Sunday, August 04, 2013

Oh Really, Minister Shimomura?

It had been a conundrum.

Of the four arch-revisionist Friends of Shinzo in the Cabinet -- Inada Tomomi, Shindo Yoshitaka, Furuya Keiji and Shimomura Hakubun -- all except Shimomura had paid their respects at Yasukuni. It took Inada a little bit longer to make the trip. However, she eventually made it, turning the event into a minor plug for her minor effort at organizing young reactionaries into a movement.

Until yesterday it seemed as though Shimomura, for all the horrible, authoritarian, illiberal nonsense he has sworn to inflict upon the primary-through-high-school education system, had the strategic sense to follow a less provocatively ideological line than the Terrible Trio.

Yesterday, Minister Shimomura stopped the seeming:
Minister reveals visit to Yasukuni Shrine
Jiji Press

Education minister Hakubun Shimomura revealed Friday that he has visited war-related Yasukuni Shrine in Tokyo since he took office in December.

"I've already visited there [Yasukuni Shrine]. I have also visited as a minister," Shimomura said at a press conference. He did not explain when he visited the shrine or the style of prayer he made...

This revelation, on the heels of Aso Taro's brilliant attempt to convince an audience of revisionists to look to the undoing of the Weimar Republic, will do little to reassure folks outside of Japan that the barking mad within the Abe entourage are any less in lock-step than they were during the last Abe Cabinet.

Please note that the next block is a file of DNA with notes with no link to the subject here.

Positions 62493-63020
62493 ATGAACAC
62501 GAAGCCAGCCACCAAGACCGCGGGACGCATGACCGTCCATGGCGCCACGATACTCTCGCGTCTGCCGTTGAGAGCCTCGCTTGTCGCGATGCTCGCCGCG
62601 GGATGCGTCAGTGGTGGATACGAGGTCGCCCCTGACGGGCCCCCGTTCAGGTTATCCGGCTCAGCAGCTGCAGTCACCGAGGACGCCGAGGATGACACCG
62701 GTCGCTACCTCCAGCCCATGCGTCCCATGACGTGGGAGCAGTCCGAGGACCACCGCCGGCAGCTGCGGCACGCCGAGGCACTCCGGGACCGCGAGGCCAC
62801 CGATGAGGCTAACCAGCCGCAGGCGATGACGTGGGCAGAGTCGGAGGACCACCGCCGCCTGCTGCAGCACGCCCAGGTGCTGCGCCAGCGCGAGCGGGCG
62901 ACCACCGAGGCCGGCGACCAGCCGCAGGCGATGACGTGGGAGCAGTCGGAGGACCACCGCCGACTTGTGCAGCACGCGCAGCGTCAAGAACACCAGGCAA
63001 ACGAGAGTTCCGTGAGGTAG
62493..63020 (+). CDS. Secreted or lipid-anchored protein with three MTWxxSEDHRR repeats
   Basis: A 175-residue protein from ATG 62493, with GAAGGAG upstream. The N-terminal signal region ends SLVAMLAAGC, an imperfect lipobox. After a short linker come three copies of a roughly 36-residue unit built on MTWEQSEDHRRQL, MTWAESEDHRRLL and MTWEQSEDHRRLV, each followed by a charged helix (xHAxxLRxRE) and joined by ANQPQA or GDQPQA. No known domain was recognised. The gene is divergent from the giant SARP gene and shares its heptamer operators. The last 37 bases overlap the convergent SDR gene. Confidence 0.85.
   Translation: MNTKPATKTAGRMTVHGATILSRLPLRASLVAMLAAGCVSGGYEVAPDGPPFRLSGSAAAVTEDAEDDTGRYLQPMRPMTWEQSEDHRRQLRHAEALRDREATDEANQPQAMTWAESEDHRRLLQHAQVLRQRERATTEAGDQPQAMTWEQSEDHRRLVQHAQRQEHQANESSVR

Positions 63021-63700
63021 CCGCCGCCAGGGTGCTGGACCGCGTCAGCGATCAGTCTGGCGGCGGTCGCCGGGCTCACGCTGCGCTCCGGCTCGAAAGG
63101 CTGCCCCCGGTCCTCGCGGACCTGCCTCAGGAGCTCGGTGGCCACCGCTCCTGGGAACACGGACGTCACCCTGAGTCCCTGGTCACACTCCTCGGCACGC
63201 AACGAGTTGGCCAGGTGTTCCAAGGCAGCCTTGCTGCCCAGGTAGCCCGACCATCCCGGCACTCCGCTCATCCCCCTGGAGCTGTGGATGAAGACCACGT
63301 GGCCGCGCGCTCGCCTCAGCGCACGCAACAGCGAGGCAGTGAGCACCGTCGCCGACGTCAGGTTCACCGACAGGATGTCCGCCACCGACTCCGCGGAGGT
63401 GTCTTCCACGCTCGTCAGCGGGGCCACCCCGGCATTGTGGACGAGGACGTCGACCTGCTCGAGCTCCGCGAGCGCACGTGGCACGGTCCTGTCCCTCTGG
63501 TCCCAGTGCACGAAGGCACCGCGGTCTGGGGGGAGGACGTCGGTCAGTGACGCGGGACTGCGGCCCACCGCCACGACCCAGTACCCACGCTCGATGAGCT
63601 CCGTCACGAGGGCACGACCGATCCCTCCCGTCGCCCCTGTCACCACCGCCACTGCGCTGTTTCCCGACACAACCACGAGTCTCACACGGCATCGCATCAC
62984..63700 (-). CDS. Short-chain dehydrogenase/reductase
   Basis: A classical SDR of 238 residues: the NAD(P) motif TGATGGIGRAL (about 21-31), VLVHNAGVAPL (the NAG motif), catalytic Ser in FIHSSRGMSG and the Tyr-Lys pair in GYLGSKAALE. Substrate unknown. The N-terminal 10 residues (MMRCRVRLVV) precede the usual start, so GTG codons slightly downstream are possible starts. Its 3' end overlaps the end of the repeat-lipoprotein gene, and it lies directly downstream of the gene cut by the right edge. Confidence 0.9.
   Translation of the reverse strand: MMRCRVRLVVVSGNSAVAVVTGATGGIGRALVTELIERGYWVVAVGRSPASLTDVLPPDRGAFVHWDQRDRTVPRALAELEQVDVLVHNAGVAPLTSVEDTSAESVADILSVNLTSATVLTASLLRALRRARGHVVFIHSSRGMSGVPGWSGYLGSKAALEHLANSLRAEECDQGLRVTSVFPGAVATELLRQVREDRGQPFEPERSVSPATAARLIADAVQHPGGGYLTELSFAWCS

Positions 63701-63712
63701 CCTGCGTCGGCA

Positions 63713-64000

As to the possibility of Shimomura's revelation of a clandestine visit's being a part of efforts to provide the proper atmospherics for an Abe climbdown on his vow to visit Yasukuni (Link) -- of that I would not be surprised. I would not be surprised if it turns out that Shimomura lied -- that he indeed has not paid his respects at Yasukuni since becoming a minister -- but was willing to say that he did in order to make it look as though the excursions into national pride malarkey the Abe administration can take are not as constrained by geo-politics and economics as they really are.

Later - Yes, I agree. Having the Minister of Education, Culture, Sports, Science and Technology claiming he makes Yasukuni visits on the sly is not helpful to Tokyo's bid for the 2020 Olympics.

Then again, given some of the illiberal governments of recent winners in the Olympics beauty pageant (Beijing 2008; Sochi 2014), having a lousy international reputation does not necessarily hurt one's standing among the Olympic villagers.

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